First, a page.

NeuroTech: An Interdisciplinary Early Career Workshop on Tools and Technology in Neuroscience

January 24, 2020 - January 25, 2020
Center for Philosophy of Science, University of Pittsburgh

1117 Cathedral of Learning
Pittsburgh 15260
United States

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  • Center for the Neural Basis of Cognition
  • Center for Philosophy of Science

Keynote speakers:

University of Pennsylvania
Mississippi State University
Washington University in St. Louis
University of Kansas


University of Pittsburgh
Mississippi State University
Washington University in St. Louis
University of Pittsburgh
University of Pittsburgh

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Technological innovation has always played a central role in neuroscientific experimentation and theorizing. Historically, Nissl and Golgi staining methods were crucial to allowing researchers to produce data bearing on the neuron doctrine. More recently, NIH’s Brain Research through Advancing Innovative Neurotechnologies (BRAIN) initiative has directed resources into the development of new technologies in the hope that it will improve, or even revolutionize, our understanding of the brain. Additionally, new computational technologies potentially give insight into understanding how to link behaviour to neuroscience in ways that many hope will impact clinical practice.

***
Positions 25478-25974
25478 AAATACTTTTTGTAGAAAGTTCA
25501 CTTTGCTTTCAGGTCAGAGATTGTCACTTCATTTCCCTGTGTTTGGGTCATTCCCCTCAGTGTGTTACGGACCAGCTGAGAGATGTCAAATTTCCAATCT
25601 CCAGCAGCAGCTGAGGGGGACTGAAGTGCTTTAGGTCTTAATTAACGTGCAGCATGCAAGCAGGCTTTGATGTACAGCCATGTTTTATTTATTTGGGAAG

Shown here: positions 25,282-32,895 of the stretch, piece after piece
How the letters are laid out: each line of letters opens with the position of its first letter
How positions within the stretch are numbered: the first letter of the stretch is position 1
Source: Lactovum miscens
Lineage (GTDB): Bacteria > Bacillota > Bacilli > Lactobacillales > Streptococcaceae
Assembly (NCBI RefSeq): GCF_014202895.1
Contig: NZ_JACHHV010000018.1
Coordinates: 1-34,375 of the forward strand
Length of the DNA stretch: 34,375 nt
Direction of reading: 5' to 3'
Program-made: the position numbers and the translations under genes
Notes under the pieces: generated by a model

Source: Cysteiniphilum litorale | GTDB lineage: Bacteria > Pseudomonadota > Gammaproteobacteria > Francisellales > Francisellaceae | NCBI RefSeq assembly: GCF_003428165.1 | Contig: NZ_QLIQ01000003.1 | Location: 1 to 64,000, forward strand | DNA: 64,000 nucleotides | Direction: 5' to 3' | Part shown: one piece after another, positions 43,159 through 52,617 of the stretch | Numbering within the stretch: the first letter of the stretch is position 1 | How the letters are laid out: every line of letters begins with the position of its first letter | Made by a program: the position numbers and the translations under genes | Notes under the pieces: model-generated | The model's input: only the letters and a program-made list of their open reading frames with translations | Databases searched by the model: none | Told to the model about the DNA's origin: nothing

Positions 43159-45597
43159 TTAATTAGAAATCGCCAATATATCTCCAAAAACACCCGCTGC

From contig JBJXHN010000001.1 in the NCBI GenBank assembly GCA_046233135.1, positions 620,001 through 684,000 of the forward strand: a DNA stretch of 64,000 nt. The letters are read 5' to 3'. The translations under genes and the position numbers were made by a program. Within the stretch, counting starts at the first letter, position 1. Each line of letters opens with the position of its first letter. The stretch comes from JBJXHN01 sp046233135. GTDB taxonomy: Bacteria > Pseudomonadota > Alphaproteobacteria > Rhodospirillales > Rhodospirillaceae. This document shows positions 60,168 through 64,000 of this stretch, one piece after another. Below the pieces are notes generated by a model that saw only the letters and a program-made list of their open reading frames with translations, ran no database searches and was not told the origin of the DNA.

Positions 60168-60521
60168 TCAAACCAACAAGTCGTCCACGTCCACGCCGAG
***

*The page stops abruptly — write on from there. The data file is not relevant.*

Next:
The aim of this workshop is to explore how tools and technology have advanced neuroscience and cognitive science and consider their epistemological and broader philosophical implications. We are inviting abstract submissions linked to the workshop’s main questions:
1)    How are new technologies in neuroscience assessed and revised?
2)    How have new technologies in neuroscience advanced debates in (philosophy of) cognitive science?

We welcome any abstracts related to the overall theme of the workshop on tools and technology in neuroscience though preference may be given to those that directly address the main questions. In delimiting what counts as technology, we include both instruments and devices that can be portable to different experimental contexts, but also techniques, protocols and modelling tools. Examples could include (but are not limited to): CLARITY, Scale, SeeDB, fMRI, Deep Brain Stimulation, text/data mining methods, connectomics, MVPA, machine learning, Brain-computer interfaces, DREADDs, optogenetics and TMS. We hope this workshop encourages a substantive dialogue between researchers in neuroscience/cognitive science and philosophy. To facilitate this, each contributed talk will be paired with a commentator who is a senior faculty member in philosophy/neuroscience as appropriate.

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